Message From The Author
Maggie Needs An Alibi
And Kasey Michaels Tells All About Her Funny First Mystery
by Tara Gelsomino
Ever wish your favorite romance hero could come to life? Author Maggie Kelly finds out it's not wine and roses when the hero of her bestselling Regency-set mystery series pops up in the flesh in her living room. While she's coping with his sudden appearance, her creepy publisher/ex-lover is poisoned and then another colleague bites the dust. Maggie is the main suspect and it's up to her hero, Alexandre Blakely, Viscount St. Just, to save the day and clear Maggie's name! It's a great concept for a book and Kasey Michaels' first hardcover mystery delivers a fun, fresh story readers won't want to miss!
What an ingenious concept! Was it inspired by your own
interaction with publishers? Why did you decide to write
Well, thank you! I've always wanted to have something of mine called "ingenious!" Usually the comment on my ideas is "Egad, woman, where did that one come from?" At first, MAGGIE NEEDS AN ALIBI was going to be a single book, but as the ideas grew, I realized that maybe I had the makings of a series here. It just felt right, combining my love of contemporaries with my love of the Regency era (and all those sarcastic heroes I adore). I'd done several books that contained mysteries, but never a straight mystery. So I sat down to write, and got to write Maggie's scenes in a modern style, and Saint Just's in a Regency style—actually working with both of my favorite time periods in the same book. This part is called Writer's Heaven, in case you were wondering —just sitting down with no contract, no rules, and writing whatever pops into your head, letting your imagination run wild, being as silly as you want to be, because nobody said you couldn't, and if it sold, fine, and if it didn't, hey, you had fun. However, as you leave Writer's Heaven and come back to Cold Reality, selling something as different as MAGGIE NEEDS AN ALIBI could be a problem.
So you can imagine how excited I was when my editor at Kensington decided to make Maggie my first hardback, even giving me a contract for several Maggie stories (I mean, wow, they're actually going to PAY me to have this much fun!). From that moment, my life changed. Me, in
hardback at last, after more than 80 books in 22 years. Me, with the greatest cover I've ever seen. Me, going on a book tour. I'm scared
spitless, to tell you the truth—but Maggie would be so pleased!
The book opens with Maggie being messy, neurotic, smoking like a chimney; you describe her as "an All-American cheerleader type with an attitude problem." Clearly she's not your typical romance heroine. How did you develop her?
Oh, dear, now it's confession time. My children, reading the book,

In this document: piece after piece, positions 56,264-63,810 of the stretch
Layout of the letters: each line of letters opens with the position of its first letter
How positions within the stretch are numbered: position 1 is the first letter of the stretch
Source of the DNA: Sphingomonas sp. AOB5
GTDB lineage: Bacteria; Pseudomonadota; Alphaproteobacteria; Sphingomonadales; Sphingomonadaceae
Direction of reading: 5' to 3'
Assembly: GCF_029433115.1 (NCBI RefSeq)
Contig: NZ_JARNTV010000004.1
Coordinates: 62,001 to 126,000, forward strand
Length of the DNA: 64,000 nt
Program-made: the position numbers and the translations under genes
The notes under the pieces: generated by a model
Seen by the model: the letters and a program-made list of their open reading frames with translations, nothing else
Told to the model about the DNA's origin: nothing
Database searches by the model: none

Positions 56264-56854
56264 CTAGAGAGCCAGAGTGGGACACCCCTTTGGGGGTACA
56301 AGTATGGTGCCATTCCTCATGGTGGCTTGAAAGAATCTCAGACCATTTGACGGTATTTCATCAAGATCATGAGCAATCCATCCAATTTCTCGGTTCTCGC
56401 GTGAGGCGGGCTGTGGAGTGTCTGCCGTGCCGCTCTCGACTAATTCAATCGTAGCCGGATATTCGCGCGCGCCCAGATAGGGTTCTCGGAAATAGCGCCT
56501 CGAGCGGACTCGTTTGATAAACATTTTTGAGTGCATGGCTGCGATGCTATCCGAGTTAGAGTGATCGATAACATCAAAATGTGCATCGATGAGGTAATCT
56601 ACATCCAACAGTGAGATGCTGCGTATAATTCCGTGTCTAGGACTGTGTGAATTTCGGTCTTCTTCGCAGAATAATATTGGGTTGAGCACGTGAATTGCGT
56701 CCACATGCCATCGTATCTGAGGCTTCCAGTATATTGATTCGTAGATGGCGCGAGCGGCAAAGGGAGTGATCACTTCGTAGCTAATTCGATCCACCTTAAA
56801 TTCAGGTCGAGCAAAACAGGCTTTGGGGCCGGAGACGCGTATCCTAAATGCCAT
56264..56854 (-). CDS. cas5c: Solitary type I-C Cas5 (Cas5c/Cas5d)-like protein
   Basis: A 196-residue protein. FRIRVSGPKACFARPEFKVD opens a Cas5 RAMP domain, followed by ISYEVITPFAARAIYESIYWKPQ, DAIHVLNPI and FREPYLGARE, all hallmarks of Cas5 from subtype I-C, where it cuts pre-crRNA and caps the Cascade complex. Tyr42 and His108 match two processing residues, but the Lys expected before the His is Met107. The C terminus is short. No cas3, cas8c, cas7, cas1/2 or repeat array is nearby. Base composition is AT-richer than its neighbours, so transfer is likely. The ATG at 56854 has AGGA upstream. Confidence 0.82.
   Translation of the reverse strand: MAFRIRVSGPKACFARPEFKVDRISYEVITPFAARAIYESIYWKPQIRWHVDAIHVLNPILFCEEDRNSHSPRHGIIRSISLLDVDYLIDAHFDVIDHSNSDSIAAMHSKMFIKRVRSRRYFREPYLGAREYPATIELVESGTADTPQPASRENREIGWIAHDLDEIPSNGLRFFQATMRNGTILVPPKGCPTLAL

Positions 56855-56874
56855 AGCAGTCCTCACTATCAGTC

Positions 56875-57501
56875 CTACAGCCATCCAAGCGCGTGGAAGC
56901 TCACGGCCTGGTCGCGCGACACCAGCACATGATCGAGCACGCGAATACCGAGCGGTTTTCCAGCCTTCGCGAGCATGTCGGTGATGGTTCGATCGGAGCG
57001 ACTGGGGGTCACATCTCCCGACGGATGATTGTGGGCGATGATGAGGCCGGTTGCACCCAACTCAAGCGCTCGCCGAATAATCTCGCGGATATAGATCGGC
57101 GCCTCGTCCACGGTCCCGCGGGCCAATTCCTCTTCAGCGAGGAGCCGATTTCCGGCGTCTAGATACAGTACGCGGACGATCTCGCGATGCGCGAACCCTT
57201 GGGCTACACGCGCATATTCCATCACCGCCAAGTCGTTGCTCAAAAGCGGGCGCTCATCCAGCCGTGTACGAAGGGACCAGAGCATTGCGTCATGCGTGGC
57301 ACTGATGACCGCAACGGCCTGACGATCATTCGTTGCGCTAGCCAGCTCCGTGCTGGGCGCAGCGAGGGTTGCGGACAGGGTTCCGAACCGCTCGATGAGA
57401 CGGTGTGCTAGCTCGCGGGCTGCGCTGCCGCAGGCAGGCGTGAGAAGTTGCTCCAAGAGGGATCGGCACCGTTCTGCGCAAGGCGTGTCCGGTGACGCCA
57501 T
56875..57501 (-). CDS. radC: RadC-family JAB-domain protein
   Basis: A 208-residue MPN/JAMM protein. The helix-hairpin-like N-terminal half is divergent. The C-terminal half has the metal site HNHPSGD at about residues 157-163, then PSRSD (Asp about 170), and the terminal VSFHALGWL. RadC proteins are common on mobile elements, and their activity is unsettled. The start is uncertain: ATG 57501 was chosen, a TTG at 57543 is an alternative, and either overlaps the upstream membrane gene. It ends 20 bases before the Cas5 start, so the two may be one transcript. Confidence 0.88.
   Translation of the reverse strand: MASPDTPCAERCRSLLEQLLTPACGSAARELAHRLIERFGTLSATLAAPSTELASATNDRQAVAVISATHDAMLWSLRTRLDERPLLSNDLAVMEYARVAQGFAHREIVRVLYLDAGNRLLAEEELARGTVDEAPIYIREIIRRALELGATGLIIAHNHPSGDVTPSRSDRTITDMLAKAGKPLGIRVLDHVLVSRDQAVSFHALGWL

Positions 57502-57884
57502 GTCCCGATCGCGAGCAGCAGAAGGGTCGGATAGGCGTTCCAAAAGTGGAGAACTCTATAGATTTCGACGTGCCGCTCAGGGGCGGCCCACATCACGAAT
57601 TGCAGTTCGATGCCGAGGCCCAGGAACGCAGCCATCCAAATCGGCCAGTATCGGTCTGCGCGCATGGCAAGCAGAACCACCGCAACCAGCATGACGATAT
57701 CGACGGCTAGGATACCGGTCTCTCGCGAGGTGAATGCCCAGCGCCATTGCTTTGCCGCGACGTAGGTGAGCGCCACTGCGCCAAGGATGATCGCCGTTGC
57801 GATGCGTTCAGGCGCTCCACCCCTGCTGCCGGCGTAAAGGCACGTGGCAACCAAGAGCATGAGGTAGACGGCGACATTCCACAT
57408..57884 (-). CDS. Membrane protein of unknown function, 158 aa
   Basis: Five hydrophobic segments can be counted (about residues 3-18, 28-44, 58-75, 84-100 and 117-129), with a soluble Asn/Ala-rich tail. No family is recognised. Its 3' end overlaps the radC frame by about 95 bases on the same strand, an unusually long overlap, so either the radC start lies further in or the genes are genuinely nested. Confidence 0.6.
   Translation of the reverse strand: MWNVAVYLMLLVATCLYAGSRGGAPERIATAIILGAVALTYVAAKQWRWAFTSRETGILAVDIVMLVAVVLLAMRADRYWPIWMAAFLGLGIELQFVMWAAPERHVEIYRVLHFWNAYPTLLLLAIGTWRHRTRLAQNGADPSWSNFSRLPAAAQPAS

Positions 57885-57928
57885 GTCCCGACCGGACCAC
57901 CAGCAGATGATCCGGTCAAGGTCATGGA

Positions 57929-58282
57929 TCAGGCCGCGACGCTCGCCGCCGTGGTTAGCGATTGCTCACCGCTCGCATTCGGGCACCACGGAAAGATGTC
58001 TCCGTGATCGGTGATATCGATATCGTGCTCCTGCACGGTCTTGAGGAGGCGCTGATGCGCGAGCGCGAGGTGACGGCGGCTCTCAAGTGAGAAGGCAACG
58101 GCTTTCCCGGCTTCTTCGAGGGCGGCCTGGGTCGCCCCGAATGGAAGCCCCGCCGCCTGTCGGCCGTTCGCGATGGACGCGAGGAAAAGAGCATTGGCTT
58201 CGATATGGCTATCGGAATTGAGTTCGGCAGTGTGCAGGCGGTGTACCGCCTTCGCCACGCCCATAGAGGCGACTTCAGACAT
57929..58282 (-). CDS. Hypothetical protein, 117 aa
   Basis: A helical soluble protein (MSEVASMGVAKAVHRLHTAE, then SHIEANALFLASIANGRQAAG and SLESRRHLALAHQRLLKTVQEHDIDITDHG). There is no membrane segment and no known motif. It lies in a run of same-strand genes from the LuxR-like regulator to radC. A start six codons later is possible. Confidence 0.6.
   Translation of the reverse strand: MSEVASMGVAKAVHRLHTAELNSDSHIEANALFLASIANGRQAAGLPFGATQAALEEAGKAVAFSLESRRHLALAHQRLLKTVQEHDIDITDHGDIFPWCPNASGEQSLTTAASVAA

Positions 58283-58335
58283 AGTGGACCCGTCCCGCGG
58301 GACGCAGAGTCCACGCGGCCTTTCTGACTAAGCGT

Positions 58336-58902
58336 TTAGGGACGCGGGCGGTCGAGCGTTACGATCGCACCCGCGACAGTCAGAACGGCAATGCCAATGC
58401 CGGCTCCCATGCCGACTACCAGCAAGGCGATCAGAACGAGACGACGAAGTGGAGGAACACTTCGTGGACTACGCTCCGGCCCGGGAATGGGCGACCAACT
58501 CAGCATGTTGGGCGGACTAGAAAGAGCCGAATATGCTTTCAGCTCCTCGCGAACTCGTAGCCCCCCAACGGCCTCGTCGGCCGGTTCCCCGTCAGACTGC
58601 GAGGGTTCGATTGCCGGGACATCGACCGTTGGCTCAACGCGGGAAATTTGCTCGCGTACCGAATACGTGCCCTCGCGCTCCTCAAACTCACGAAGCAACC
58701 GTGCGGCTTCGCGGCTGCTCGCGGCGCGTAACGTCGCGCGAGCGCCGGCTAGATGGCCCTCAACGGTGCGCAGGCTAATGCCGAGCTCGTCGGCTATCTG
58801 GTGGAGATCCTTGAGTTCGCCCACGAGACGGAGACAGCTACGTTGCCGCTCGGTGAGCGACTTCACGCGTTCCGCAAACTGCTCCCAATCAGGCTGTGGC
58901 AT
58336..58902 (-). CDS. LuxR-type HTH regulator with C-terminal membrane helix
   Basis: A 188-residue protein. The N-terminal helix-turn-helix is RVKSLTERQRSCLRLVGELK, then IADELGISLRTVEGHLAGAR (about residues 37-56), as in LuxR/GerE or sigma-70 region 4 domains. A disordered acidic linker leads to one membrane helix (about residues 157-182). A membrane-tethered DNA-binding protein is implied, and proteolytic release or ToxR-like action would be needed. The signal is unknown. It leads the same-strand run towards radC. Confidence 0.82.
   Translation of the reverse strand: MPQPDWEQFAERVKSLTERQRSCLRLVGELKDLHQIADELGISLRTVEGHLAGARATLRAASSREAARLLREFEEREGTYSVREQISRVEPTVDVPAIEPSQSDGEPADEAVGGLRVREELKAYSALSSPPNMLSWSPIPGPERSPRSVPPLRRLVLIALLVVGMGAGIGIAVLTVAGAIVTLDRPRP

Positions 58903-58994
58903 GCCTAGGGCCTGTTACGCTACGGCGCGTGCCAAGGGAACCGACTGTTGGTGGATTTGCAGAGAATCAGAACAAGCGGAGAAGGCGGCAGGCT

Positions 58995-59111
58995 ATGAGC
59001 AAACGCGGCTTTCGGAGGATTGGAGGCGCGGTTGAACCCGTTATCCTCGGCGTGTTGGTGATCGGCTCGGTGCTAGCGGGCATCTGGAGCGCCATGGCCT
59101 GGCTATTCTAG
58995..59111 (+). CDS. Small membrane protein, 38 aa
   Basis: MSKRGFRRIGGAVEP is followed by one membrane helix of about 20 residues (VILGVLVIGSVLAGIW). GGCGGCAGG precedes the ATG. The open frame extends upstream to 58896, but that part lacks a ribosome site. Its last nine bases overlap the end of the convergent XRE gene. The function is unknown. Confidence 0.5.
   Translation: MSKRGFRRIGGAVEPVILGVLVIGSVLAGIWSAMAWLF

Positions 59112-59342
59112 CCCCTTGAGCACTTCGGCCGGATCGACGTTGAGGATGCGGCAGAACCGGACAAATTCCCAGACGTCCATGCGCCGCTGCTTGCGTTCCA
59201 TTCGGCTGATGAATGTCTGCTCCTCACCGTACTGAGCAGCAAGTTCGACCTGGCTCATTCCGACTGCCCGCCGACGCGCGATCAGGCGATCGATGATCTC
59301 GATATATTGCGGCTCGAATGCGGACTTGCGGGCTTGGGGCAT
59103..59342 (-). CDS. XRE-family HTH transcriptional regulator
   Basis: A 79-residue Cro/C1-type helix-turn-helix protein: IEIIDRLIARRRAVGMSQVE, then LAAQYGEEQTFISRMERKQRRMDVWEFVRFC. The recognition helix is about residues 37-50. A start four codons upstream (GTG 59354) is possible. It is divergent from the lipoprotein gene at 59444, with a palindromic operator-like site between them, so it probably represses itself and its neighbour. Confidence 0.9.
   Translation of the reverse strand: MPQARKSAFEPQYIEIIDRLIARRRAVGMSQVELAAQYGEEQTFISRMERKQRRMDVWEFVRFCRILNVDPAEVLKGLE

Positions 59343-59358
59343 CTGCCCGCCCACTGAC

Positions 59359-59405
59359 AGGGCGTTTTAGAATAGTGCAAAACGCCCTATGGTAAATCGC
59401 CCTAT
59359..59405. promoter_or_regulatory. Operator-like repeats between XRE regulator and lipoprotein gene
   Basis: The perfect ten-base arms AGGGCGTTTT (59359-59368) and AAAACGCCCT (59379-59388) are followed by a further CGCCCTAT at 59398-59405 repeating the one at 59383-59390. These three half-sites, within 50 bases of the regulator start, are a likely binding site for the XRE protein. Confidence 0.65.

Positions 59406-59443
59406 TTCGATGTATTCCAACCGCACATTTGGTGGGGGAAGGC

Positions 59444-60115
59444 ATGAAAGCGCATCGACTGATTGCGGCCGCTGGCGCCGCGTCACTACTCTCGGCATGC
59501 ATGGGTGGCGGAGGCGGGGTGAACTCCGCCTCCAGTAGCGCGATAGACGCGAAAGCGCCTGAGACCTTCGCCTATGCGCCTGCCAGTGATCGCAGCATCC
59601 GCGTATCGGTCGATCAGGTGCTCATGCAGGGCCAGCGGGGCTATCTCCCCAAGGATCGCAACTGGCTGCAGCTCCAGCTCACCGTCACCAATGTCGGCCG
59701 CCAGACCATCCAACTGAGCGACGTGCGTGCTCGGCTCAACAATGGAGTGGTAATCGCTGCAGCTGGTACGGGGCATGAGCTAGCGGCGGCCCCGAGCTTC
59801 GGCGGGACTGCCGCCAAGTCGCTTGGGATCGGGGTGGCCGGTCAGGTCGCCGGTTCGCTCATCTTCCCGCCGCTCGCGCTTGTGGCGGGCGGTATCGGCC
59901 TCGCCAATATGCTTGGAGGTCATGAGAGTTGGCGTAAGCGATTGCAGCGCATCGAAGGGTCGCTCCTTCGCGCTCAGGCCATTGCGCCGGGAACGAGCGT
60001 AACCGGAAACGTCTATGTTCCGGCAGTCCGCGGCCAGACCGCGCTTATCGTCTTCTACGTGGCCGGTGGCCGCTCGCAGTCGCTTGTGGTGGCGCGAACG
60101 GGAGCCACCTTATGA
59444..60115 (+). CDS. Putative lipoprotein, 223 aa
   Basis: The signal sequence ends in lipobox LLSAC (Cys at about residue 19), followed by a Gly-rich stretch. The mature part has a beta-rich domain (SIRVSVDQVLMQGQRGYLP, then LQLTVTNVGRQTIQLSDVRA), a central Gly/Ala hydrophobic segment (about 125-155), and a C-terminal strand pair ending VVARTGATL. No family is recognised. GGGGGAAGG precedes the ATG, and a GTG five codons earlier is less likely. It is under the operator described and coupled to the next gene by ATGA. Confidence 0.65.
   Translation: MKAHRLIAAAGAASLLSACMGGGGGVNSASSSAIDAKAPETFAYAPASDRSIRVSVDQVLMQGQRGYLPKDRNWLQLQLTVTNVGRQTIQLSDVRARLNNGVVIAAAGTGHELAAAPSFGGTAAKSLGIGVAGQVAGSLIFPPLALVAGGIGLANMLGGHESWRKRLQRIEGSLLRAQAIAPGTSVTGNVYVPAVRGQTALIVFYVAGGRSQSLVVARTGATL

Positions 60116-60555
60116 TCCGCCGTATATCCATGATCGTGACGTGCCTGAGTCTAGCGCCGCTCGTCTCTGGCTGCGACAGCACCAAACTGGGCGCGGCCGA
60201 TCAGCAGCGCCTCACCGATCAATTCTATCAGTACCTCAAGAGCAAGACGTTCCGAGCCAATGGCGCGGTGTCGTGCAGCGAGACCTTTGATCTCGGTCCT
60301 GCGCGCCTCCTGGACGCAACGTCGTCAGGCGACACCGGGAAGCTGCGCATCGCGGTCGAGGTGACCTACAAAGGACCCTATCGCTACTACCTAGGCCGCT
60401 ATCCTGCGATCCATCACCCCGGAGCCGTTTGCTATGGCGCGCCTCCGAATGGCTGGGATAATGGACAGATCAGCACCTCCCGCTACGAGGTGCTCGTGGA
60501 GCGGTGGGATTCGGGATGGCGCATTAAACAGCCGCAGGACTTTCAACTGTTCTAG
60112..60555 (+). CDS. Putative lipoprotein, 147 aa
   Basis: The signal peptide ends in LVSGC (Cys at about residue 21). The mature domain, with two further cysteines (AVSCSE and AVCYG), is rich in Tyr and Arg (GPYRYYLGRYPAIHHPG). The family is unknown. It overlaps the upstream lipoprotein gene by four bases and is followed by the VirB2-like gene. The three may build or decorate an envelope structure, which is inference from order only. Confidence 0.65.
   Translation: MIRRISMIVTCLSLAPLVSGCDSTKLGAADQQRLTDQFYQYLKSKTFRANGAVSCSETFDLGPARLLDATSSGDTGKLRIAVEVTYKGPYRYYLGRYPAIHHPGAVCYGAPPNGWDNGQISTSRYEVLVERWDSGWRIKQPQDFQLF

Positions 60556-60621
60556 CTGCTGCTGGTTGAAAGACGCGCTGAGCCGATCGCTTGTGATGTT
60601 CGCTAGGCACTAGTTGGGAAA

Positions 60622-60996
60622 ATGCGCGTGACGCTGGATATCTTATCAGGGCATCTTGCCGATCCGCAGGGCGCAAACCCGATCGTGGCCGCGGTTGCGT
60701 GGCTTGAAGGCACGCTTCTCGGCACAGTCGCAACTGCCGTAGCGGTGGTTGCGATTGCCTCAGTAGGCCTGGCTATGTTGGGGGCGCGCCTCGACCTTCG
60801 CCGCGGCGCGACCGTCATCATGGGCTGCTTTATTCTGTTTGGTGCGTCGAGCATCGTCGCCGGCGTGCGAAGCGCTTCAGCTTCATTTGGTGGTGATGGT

all stopped midway through that opening scene, pointed to Maggie,
and said, "Mom, this is you!" As I wrote, hoping to make this a series,
I decided that I should stick with the familiar, so I wouldn't forget things like the shape of her desk, her work habits, etc. I looked around for
a writer-type, saw me (I mean, I was in my office—pretty handy, no research required), and I wrote me. Yes, I work in my pajamas; my work habits, the way I create, is the way Maggie works and creates. Yes, I color code my M&M's before I eat them. Yes, horror of horrors, I've been
trying to quit smoking for at least 10 years. There is definitely more of me in Maggie than there has ever been a "me" in any of my other characters, up to and including a penchant for having a smart mouth from time to time. But—and it's a big but—I am not Maggie, and Maggie's not me. She's got more guts, for one thing, and probably a few more hang-ups, both professional and personal. Oh, and she's also lots younger, definitely prettier, and loads more successful. Shame on her!
Maggie is often frustrated by the flaws of the characters she created. Does it make you think twice about what traits you assign your own creations?
So many times, while writing a Regency historical and trying to come up with a snappy comeback, I've wanted to write something on the order of "Oh, put a sock in it!" Of course, I couldn't do that; I had to say something like, "That's the outside of enough!" But Maggie gets to say what she wants, when she wants, to her hero come-to-life. What freedom! And then there's that hero. Such a great guy, except that he's a man of his time, and in his time, men ruled the roost. What Maggie learns is what I've always thought—heroes may be great to dream about, but may not be all that easy to live with after that last kiss, when they lived happily ever after, fade to black. After living with my Regency heroes for 20-plus years, I know this guy who is witty and sophisticated and to-die-for handsome could also be a mighty pain in the rear if transferred to today's world.
So it sounds like there'll be more mysteries for St. Just to solve. Will you also continue writing romances?
Ah, yes, next up is MAGGIE BY THE BOOK, in which she and the gang go to a writer's convention in New York. Saint Just is very excited because there will be a costume ball during the convention, and at last he'll get to dress in "real, civilized" clothes. Can you imagine the handsome Saint Just, and his adorable sidekick, Sterling, set loose in a romance convention? The perfect hero, gorgeous and knowing it, surrounded by women who think our hero is a cover model contestant? Oh, and with a murder or two thrown into the mix, of course…